Tuesday, December 14, 2010
Current Conditions Index: October 2010
October marked the first real challenge to Rhode Island’s economic recovery. After surviving its first test in September, sustaining an expansion reading (of 58) with two of the “foundation” indicators failing to improve, October saw the Current Conditions Index fall to 42, a contraction-range reading.Retail Sales, which failed to improve in September, showed a strong increase in October, rising by 5.6 percent. Its upward trend clearly remains intact at this time. But US Consumer Sentiment, another of the elements of our recent “foundation,” failed to improve once again, falling this month by 4.1 percent. To some extent this is not surprising, since it had an extremely difficult “comp” - it rose by 22 percent last October. And, prior to these recent declines, its consecutive improvement streak had been very long. As of now, it does not appear that the trend in this indicator has reversed.
The possibility of trend reversals for several other indicators might be in progress, though. Single Unit Permits, which reflects new home construction, fell sharply in October, by 28 percent, to an annualized rate of only 615 units. While it is not realistic to assume that levels such as this will persist, its “comps” over the next few months will be difficult to beat. So we will likely see some weakness in this indicator for the next several months. A similar behavior might also occur for the Labor Force. This indicator has improved for a very long time, but this string of improvements was linked to the need for unemployed persons to be actively seeking employment to qualify for benefits. As increasing numbers of Rhode Islanders exhaust all benefit entitlement, if they stop actively seeking employment, the Labor Force will decline for months to come. Ironically, the flip side of those changes would be substantial improvements in our state’s Unemployment Rate. Much of the recent decline in our jobless rate has been the result of unemployed persons dropping out of the labor force (October was the sole exception to this of late). So, expect to see further declines in our state’s Unemployment Rate in the coming months. Its effects on the CCI will be exactly offset by declines in the Labor Force, a feature I built into this index from the beginning.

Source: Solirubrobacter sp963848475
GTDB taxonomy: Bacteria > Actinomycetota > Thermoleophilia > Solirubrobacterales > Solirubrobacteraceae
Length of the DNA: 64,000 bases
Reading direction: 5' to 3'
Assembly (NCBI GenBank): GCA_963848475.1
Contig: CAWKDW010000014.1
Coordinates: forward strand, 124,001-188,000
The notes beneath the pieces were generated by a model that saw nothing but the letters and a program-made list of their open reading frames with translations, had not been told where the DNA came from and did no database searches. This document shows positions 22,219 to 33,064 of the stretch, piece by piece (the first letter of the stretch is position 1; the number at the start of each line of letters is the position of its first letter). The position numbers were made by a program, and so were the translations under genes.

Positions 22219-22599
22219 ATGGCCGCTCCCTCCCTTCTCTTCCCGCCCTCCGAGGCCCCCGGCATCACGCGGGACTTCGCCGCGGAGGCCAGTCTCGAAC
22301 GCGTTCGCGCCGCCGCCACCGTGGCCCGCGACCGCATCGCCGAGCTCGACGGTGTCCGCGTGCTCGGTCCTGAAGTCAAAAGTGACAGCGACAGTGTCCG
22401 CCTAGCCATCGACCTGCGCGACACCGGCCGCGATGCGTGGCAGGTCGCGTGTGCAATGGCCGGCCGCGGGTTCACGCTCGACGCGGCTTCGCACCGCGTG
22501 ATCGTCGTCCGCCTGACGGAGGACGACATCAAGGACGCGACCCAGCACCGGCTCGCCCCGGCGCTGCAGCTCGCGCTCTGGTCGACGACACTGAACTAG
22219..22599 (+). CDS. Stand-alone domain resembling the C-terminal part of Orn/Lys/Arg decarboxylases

For October, we again witnessed strength in our state’s manufacturing sector. Total Manufacturing Hours rose by 2.2 percent, powered by yet another sharp increase in the length of the workweek. October was the fourth consecutive improvement in this indicator, an anomaly for Rhode Island. Along with this, the Manufacturing Wage rose again, by 3.8 percent. Benefit Exhaustions, which reflects long-term unemployment, fell sharply, dropping by 24.8 percent, its eighth consecutive improvement. But New Claims, a leading indicator that measures layoffs, rose by 4.9 percent, a potentially discouraging development. Employment Service Jobs, another leading labor market indicator, fell by 13.2 percent compared to a year ago, but its value has plateaued since June. Private Service-Producing Employment fell again (-0.8%), its rate of decline moderating. Finally, Government Employment declined by 0.3 percent in October, fueled largely by a decrease in local non-education employment. The likely absence of any future assistance from the federal government should cause future deterioration.
The Bottom Line:
October’s Current Conditions Index reading illustrates just how shallow Rhode Island’s present recovery is. Our relatively slow emergence from “The Great Recession” leaves us with little margin for error. Ongoing state budget deficits, absent any further assistance from the federal government, will keep our state in a largely reactive mode and (too) highly reliant on national growth to sustain this recovery in coming months.